For clarity’s sake, you should know that I’m not a tournament gamer. I am, however, a very competitive gamer and will always look to try and play optimally.
The wireless Razer Raiju (“Raiju”) is the upgraded version of its brother, the wired Razer Raiju. Razer has taken the original design and has made small tweaks and improvements to produce the controller we’re reviewing today.
Of course the most obvious change is that the controller is now wireless. The controller now has Bluetooth connectivity and can connect to your PC and PS4 wirelessly. The Raiju still comes with a nice 2m micro USB cable giving you the option to stay connected and fully charged if you desire. The Bluetooth capability of the controller also allows it to connect to your mobile phone where you can use the Razer Raiju phone app, which allows you complete control over the controller’s button mapping and vibration settings. You can also create different button profiles for each type of game you play. These profiles are stored on the onboard memory of the controller which means you can switch between them on the fly.
The design of the controller looks like a hybrid between an Xbox and PS4 controller. The matte black finish will ensure greasy fingerprints won’t shine off the controller and the inverted thumb stick grips will make sure your thumbs stay where they need to be. The most notable change at first glance is that the left analogue stick and the d-pad have swapped positions, just like an Xbox controller. The PS button, touchpad, share button and option button are effectively in the same position. The new button at the bottom centre of the controller is the configure button, this is used to sync up with the mobile app, and just below that you have a standard 3.5mm headphone/mic port. With the added config button and other new hardware inside the controller, this has beefed up this overall size of the controller. While this is nowhere near the size of the Xbox “Duke” controller, it’s inline with the standard Xbox One controller which definitely feels a little bit foreign to “PS4 only” gamers.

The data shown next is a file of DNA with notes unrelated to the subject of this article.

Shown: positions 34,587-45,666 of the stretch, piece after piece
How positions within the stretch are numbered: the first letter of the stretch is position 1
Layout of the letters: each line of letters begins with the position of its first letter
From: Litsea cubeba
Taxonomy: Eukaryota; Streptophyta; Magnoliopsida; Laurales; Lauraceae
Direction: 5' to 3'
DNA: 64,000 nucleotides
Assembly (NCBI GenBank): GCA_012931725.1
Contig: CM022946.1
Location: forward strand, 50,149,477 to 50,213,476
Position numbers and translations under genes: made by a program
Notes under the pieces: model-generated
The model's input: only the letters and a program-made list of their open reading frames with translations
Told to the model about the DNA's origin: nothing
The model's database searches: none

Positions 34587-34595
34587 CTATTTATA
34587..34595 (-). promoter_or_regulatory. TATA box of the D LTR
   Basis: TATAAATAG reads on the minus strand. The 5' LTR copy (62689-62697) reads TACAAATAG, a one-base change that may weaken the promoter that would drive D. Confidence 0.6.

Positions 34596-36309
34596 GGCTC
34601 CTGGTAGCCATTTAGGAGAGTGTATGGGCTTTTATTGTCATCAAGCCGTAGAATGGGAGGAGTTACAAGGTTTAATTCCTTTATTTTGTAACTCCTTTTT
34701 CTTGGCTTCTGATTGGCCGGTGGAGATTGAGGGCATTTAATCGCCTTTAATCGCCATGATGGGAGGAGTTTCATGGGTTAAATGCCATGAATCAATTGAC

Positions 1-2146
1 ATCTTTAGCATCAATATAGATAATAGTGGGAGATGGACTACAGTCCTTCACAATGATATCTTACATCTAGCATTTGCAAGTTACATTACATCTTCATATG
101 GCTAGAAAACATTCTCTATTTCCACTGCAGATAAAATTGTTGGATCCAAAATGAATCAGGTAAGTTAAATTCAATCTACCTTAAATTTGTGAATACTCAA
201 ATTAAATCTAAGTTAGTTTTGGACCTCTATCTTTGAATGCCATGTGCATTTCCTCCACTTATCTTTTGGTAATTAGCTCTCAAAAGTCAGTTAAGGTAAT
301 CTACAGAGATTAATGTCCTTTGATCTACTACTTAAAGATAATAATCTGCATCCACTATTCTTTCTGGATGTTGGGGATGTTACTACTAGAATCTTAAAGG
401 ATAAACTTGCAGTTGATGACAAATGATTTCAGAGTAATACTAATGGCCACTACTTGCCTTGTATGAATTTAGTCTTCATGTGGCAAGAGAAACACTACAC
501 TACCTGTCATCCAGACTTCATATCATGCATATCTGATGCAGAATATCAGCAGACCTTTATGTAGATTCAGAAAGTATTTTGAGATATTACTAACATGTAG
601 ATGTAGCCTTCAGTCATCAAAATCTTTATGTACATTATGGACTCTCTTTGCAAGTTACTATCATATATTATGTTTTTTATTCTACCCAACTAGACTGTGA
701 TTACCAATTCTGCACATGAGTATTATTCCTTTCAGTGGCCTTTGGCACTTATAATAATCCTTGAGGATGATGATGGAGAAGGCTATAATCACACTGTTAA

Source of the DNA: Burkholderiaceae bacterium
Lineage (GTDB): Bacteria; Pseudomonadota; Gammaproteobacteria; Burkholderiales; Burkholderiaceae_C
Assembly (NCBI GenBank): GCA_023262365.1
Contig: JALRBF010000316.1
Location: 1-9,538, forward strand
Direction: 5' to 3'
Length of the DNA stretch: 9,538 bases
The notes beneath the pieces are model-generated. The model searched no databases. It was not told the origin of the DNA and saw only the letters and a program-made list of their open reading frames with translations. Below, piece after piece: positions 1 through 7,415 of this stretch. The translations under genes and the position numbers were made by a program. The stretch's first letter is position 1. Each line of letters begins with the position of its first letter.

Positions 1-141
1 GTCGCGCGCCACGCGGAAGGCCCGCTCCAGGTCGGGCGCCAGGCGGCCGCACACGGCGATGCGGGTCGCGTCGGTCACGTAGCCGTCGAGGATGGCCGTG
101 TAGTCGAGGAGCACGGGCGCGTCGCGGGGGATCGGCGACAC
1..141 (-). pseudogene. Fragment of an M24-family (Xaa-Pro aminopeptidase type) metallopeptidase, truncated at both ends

Flip the controller over and you are greeted with 4 new buttons and 3 new switches. The switch right in the center is the one that controls how you are playing with your controller, “PS4 BT”, “USB” and “PC BT”. Pretty self explanatory, just flip the switch into the position you want to use. Bare in mind that if you do want to use the controller in PS4 or PC Bluetooth mode, you will have to do so through the BT Device set up on each device the first time around. The other two switches are the hair trigger locks for the L2 and R2 buttons. Hair trigger locks allow you to pull the fire triggers faster by reducing the amount you have to pull the trigger buttons in. The trigger range can be fine tuned even further in the Razer Raiju app.
The four additional buttons on the rear of the controller are designed to reduce the time you remove your thumbs from the analogue sticks. If your thumbs are always on the sticks, you’ll always be able to adjust your aim and position not matter what action you are taking. The large back buttons fit nicely under your middle fingers and the two additional shoulder buttons are within reach of your trigger fingers without too much effort. You’ll want to remap these buttons ASAP as they’re defaulted to X, circle, square and triangle when you first boot up the controller.
Unlike the Raiju’s distant cousin, the Xbox Elite, these buttons are built into the controller and cannot be removed, which means you’ll need the Razer Raiju app at hand to unmap the buttons if needed, or you’ll need to set up a special profile. Another slight pain I felt when using the controller was I would unintentionally press the two rear buttons while playing, due to their position and the way they’re built into the controller. With the Xbox Elite’s rear paddles, I knew if my fingers were on them or not and I need to apply a bit of pressure to them to engage them. As with any new tool however, some things take some getting used to.
The other thing worth pointing out is how the X, square, circle and triangle buttons feel. You wouldn’t notice it at first if you have a mechanical keyboard because you are so used to it, but the main four buttons are like a mechanical keyboard keys. The Raiju features “Razer™ Mecha-Tactile Action Buttons” which feel lovely to press, the click noise is as satisfying on the controller as it is on a mechanical keyboard.
Although it takes some getting used to the Raiju is a welcome addition to the PS4 controller family. If you’re looking for a premium controller that will help take your gaming competitiveness to the next level, look no further than the Raiju Tournament Edition controller.